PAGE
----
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Fellowship of Saints and Sinners

Fellowship of Saints and Sinners

Simone Weil and the Church Uprooted

Simone Weil, despite leanings towards Catholicism, never joined the church. I would argue that her exile from the institution was not only central to the integrity of her thought but modeled itself after Christ Himself.

Some of you know that one of my favorite thinkers is Simone Weil.  Last night I read a short chapter on this twentieth century French philosopher and social activist by another of her admirers, the historian John Lukacs, in Remembering Past.  Lukacs notes that what makes Weil’s thought so compelling is her reactionary resistance to the materialism of her context and her unwavering commitment to truth above even justice itself.

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Then this morning cleaning out my bedside drawers I stumbled upon a quote from Weil in one of my journals.  Weil, in my favorite work of hers, Waiting for God, writes: “It is necessary to uproot oneself.  Cut down the tree and make a cross and carry it forever after.”

Weil’s biographer takes this statement as evidence of Weil’s capacity to love people as they really are- not as the product of an illusion.  In Weil’s time, much like in our own, it was tempting to view people and the world in terms of “categories” (the oppressed “proletariat” in a struggle for liberation being one example)- to place them in ideological “homes.” The challenge in loving, though, is to disrupt one’s own “at-homeness” in any institution or ideology so that we can encounter others as they really are (not as we would have them be). And, maybe this is a bit of what the apostle Paul is expressing in 1 Corinthians 9, when he says he “has become everything to everyone in order to save at least some of them.”

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Not long ago I heard Morgan Chilalu, the pastor of a small African church in the middle of the A.I.D.S. pandemic, say this: “A church that lives within its own four walls is no church at all.”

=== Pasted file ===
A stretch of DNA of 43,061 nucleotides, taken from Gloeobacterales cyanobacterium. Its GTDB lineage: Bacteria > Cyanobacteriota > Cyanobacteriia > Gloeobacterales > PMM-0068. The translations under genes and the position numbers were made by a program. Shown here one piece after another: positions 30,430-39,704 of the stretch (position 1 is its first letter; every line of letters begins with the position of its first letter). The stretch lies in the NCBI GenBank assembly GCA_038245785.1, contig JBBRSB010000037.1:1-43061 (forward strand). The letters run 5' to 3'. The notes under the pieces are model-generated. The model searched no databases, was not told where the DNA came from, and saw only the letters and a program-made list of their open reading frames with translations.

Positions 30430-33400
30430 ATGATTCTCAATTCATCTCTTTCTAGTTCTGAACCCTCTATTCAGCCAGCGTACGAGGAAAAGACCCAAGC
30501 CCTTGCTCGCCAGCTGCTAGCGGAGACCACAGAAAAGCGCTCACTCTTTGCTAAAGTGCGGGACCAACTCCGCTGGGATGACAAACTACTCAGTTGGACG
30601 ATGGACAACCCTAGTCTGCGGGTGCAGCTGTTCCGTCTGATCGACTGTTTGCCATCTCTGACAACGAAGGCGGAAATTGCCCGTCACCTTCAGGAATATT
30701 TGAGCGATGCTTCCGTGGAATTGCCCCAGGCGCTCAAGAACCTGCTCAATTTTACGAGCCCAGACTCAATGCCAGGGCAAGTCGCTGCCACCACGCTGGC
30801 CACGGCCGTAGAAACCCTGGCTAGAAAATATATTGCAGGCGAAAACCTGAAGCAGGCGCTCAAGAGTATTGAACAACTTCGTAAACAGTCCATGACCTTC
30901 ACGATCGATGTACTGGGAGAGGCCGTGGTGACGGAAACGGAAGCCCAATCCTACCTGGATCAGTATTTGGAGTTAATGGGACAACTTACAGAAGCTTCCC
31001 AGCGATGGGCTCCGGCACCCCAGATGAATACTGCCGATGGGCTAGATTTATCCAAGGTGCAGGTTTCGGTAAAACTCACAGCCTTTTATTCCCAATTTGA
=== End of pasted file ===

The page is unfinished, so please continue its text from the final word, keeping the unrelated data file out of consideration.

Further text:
God’s mission requires at the most fundamental level a willingness on our parts to uproot ourselves.  By this I don’t mean that we all have to sell our homes and move to the Far East to become missionaries.  But I do suspect that it does mean that any time we find ourselves becoming too comfortable in the church, we need to ask ourselves why- because what Weil is talking about, is, I think, at the core of Jesus’ message to take up our cross and follow Him. Real church as Jesus envisions it, I suppose necessitates our exile.

 

  • Kristina Robb-Dover

    Hi Nicholas. Thank you so much for leaving these thoughtful contributions about Weil. She is one of my theological heroes, too, and I appreciate being made aware of that quote. She is most certainly on to something there…and I’m sorry you had that disappointing experience with Beliefnet. I hope you’ll come by this intersection again any time. Your thoughts are welcome always! Best, Kristina

  • Nicholas344

    Hi Kristina, I was doing a Google search on Simone and came across your post. It is ironic for me that years back under the former Beliefnet management Simone was demeaned and ridiculed unmercifully when I quoted her to defend the concept of respect for life in the context of abortion. I learned the hard way about human nature and no longer felt comfortable with the site. But regardless Thomas Merton did write of Simone that “Her non-conformism and mysticism are essential elements in our time and without her contribution we remain not human.” I do believe that she is one of if not the most extraordinary women of the twentieth century. Her power of impartial attention and her natural appreciation for the unity of science and religion is essential IMO if our species is to avoid its self destruction. She said:

    “I believe that one identical thought is to be found—expressed very precisely and with only slight differences of modality—in. . .Pythagoras, Plato, and the Greek Stoics. . .in the Upanishads, and the Bhagavad Gita; in the Chinese Taoist writings and. . .Buddhism. . .in the dogmas of the Christian faith and in the writings of the greatest Christian mystics. . .I believe that this thought is the truth, and that it today requires a modern and Western form of expression. That is to say, it should be expressed through the only approximately good thing we can call our own, namely science. This is all the less difficult because it is itself the origin of science.” Simone Weil….Simone Pétrement, Simone Weil: A Life, Random House, 1976, p. 488

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